August 17, 2009
F. Scott Fitzgerald: May Day
Melville House’s Art of the Novella series just gets handsomer and handsomer. Of the five titles recently added, I decided to read F. Scott Fitzgerald’s May Day. My previous experiences of him were limited to a couple of reads, in my younger and more vulnerable years, of The Great Gatsby, and abortive attempts to get through the many-feted Tender is the Night. (There was also the Pat Hobby stories, but what remains in my mind is not the stories but the introduction, detailing Fitzgerald’s relentless pleas for more money for their publication in Esquire. “I wish you’d wire the money if you like this story. … I’d like to do some more of these if your price made it possible.”)
May Day (described by the author as a ‘novelette’) first appeared in 1920 and was collected in Fitzgerald’s 1922 volume ‘Tales of the Jazz Age’, but this Melville House edition is the first time it has been published alone. There is to me something inherently satisfying about reading a story published alone – the sense of completeness and even occasion which it carries with it is something like the difference between seeing a film in the cinema rather than on TV.
We are introduced to a wide range of characters, though really there are only two types: the fortunate and the unlucky, the haves and have-nots. Fitzgerald could hardly make the distinction clearer than in the substantive opening chapter, which reacquaints old Yale graduates Gordon Sterrett (“his eyes … framed below with the blue semicircle of ill health, heightened by an unnatural glow which coloured his face like a low, incessant fever”) and Philip Dean (“blond, ruddy and rugged … Everything about him radiated fitness and bodily comfort”). Sterrett is down on his luck, and Dean finds that “there was something in his present misery that repelled him and hardened him, even though it excited his curiosity.” By the end of the chapter, when Dean has loaned Sterrett five dollars, “they quite suddenly and definitely hated each other.”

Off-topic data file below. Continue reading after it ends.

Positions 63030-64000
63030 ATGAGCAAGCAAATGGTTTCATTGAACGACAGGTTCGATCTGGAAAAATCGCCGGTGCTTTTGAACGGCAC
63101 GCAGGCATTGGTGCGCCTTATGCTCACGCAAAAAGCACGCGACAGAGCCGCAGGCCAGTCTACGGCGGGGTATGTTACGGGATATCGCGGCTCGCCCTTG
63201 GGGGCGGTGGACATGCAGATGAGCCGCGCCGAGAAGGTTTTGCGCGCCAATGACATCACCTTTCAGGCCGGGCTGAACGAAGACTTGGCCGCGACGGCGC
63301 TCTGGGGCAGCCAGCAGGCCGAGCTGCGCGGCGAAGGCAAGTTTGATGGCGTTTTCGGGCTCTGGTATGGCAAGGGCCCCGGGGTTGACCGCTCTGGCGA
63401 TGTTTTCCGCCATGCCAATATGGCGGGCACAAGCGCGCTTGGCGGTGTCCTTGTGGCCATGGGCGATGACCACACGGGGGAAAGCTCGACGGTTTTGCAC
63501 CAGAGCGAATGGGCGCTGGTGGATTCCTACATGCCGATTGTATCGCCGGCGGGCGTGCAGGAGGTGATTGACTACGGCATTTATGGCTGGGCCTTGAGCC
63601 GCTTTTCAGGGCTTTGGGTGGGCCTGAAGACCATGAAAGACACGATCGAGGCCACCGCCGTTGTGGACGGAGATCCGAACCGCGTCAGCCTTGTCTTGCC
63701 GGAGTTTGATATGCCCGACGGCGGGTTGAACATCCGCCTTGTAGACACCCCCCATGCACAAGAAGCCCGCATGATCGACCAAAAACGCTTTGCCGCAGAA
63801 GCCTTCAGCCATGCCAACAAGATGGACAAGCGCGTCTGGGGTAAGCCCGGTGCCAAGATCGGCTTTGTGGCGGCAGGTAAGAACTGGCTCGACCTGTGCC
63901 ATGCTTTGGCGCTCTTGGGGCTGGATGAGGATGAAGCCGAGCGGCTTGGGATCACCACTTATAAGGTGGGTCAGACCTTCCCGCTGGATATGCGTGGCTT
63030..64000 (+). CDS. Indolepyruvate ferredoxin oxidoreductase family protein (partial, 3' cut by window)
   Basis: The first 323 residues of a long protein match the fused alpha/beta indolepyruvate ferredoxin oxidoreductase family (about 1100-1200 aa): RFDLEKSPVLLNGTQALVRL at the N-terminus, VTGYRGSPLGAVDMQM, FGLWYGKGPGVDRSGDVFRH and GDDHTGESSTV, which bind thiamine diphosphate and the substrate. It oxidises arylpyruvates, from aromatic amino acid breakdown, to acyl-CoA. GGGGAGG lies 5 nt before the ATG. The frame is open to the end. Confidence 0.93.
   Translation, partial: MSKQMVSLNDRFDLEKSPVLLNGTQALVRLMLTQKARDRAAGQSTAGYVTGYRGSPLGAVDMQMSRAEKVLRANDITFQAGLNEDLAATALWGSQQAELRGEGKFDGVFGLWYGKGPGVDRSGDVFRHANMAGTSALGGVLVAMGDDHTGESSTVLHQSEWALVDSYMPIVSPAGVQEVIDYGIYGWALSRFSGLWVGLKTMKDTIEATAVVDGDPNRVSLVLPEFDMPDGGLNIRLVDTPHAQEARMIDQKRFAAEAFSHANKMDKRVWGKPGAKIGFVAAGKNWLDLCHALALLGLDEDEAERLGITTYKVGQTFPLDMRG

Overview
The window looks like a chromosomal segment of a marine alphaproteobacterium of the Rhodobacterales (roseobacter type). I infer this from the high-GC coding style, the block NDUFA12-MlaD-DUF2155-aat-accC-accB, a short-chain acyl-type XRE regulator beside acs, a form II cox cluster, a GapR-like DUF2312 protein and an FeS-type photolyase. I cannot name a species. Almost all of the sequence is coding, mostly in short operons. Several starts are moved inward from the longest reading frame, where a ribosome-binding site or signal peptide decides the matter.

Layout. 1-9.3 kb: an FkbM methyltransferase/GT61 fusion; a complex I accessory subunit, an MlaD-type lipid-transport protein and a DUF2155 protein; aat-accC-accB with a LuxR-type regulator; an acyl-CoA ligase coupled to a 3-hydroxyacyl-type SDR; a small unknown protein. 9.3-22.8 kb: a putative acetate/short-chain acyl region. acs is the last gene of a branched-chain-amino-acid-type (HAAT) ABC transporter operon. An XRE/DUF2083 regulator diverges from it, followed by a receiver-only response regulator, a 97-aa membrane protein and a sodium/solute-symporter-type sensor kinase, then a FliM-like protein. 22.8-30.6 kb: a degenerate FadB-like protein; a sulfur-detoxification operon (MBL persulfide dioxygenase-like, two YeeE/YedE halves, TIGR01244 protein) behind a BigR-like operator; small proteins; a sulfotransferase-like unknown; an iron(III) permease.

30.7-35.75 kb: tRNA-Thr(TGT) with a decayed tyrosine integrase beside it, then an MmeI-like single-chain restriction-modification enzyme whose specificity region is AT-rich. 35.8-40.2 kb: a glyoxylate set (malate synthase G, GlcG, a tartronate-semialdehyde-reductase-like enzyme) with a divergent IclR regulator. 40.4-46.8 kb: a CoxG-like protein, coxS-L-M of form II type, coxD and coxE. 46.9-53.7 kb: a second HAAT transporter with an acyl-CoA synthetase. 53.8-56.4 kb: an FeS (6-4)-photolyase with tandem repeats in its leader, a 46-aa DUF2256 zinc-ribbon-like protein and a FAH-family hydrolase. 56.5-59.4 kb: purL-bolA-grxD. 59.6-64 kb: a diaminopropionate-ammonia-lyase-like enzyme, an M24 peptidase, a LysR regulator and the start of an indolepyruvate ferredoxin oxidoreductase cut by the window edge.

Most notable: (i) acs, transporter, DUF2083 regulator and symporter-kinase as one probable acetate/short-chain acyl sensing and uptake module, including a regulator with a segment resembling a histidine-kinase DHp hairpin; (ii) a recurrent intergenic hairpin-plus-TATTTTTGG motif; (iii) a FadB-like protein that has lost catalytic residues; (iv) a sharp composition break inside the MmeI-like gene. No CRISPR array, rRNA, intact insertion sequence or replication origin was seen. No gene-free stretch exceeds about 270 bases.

The setting is New York City at the end of the First World War (“There had been a war fought and won and the great city of the conquering people was crossed with triumphal arches and vivid with thrown flowers of white, red and rose”). The conflict is not only between rich and poor but also between soldiers returning from war and left-wing journalists. In the offices of the New York Trumpet, one of the journalists, Henry, explains to his girl Edith why the crowd of soldiers are shouting and yelling in a demonstration outside.
“All crowds have to howl. They didn’t have anybody with much initiative in the lead, or they’d probably have forced their way in here and smashed things up. … The human race has come a long way, but most of us are throwbacks; the soldiers don’t know what they want, or what they hate, or what they like. They’re used to acting in large bodies, and they seem to have to make demonstrations. So it happens to be against us. There’ve been riots all over the city tonight. It’s May Day, you see.”
Edith is one of those characters Fitzgerald does so well, probably because his satire of them only thinly masks a real fascination and affection. She is a sort of prototype Daisy Buchanan, her language “made up of the current expressions, bits of journalese and college slang strung together into an intrinsic whole, careless, faintly provocative, delicately sentimental.” Edith, who knew Gordon too, is in love with the memory of him, which doesn’t match the reality when they meet again:
“I was always queer – a little bit different from other boys. All right in college, but now all wrong. Things have been snapping inside me for four months like little hooks on a dress, and it’s about to come off when a few more hooks go. I’m very gradually going loony.”
Fitzgerald would soon know about what he wrote. His own distanced privilege is given a nod in one of the soldiers who appears in the story “named Carrol Key, a name hinting that in his veins, however thinly diluted by generations of degeneration, ran blood of some potentiality.” (Fitzgerald’s full name was Francis Scott Key Fitzgerald.) In the introduction to May Day for Tales of the Jazz Age, he described it as a “somewhat unpleasant tale”, and was not satisfied that he had woven the elements of the story into a satisfying “pattern”. I can see what he means, as there is a messiness to the story (which nonetheless may diminish on rereading), but much of this is forgotten in light of the dramatic ending, which unfortunately is famous enough that I knew it before I got there. It may have inspired another American short story with a similar, and similarly famous, ending, though to say more than that would risk ruining both.